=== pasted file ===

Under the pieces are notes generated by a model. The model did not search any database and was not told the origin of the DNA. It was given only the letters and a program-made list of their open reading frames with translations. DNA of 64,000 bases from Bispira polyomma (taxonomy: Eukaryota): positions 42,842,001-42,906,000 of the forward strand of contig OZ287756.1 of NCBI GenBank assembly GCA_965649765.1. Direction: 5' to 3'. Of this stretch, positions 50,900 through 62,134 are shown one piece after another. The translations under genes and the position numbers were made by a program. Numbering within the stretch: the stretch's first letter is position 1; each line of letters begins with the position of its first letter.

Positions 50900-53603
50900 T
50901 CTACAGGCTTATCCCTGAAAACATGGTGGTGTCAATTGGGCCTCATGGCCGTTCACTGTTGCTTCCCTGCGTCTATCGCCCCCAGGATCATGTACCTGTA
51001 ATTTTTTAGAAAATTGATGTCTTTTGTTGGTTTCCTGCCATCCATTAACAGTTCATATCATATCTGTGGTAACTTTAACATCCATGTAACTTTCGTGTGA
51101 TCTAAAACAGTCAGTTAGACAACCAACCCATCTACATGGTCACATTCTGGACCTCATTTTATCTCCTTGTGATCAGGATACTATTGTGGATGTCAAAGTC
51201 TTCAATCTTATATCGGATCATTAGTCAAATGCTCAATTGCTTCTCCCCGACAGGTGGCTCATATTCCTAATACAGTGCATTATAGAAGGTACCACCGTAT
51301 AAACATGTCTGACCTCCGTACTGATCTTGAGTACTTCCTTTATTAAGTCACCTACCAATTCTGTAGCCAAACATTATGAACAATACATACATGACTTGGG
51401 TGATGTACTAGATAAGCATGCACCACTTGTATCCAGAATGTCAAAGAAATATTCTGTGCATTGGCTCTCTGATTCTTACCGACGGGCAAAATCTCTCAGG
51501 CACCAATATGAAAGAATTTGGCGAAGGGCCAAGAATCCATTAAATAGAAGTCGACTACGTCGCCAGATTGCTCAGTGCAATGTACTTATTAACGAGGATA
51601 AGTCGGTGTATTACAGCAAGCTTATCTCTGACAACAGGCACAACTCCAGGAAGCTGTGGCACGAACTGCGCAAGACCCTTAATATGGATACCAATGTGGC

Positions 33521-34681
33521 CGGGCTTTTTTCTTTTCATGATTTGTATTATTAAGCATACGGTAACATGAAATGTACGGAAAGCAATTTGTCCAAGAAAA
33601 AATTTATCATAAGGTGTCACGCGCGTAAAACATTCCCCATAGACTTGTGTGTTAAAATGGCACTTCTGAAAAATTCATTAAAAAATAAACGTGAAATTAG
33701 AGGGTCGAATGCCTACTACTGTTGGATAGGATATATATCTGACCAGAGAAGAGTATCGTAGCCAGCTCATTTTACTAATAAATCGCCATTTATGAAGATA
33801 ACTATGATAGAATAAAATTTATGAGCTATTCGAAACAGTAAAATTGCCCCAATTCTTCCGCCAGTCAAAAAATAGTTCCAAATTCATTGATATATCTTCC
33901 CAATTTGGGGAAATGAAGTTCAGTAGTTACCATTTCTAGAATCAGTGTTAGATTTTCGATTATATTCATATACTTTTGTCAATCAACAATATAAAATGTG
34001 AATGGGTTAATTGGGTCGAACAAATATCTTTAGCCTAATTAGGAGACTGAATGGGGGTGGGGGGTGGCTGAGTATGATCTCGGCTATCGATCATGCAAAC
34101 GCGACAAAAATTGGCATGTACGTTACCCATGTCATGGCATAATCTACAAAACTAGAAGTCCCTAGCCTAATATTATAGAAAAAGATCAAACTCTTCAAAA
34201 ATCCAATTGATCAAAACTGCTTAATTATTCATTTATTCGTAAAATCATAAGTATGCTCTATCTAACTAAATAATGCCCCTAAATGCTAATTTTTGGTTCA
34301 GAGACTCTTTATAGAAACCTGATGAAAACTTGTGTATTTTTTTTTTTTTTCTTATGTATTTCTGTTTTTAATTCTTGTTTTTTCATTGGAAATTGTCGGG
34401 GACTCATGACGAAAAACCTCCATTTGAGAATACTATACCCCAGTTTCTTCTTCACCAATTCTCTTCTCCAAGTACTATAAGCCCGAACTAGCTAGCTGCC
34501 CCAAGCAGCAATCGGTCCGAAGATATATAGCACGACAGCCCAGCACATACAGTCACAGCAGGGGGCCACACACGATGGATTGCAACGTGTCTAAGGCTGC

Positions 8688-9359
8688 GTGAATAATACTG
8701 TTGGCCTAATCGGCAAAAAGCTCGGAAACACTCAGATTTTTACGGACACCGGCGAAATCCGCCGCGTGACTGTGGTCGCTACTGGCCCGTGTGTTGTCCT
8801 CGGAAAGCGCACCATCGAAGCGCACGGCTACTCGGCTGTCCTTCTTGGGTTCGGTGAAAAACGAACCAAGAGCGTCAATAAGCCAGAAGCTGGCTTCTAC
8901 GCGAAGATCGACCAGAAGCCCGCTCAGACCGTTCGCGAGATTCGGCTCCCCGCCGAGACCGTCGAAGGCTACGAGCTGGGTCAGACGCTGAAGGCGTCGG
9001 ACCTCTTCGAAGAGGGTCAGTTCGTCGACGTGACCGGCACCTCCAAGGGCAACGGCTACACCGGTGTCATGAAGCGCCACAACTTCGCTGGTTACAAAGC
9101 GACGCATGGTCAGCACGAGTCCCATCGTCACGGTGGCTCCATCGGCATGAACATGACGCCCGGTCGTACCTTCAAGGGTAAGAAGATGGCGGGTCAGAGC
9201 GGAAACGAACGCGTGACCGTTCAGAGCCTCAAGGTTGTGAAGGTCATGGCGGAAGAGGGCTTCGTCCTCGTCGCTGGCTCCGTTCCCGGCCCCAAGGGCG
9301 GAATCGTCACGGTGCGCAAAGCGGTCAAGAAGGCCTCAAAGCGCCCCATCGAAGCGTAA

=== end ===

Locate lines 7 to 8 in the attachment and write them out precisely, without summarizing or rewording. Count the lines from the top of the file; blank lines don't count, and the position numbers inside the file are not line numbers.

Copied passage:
51201 TTCAATCTTATATCGGATCATTAGTCAAATGCTCAATTGCTTCTCCCCGACAGGTGGCTCATATTCCTAATACAGTGCATTATAGAAGGTACCACCGTAT
51301 AAACATGTCTGACCTCCGTACTGATCTTGAGTACTTCCTTTATTAAGTCACCTACCAATTCTGTAGCCAAACATTATGAACAATACATACATGACTTGGG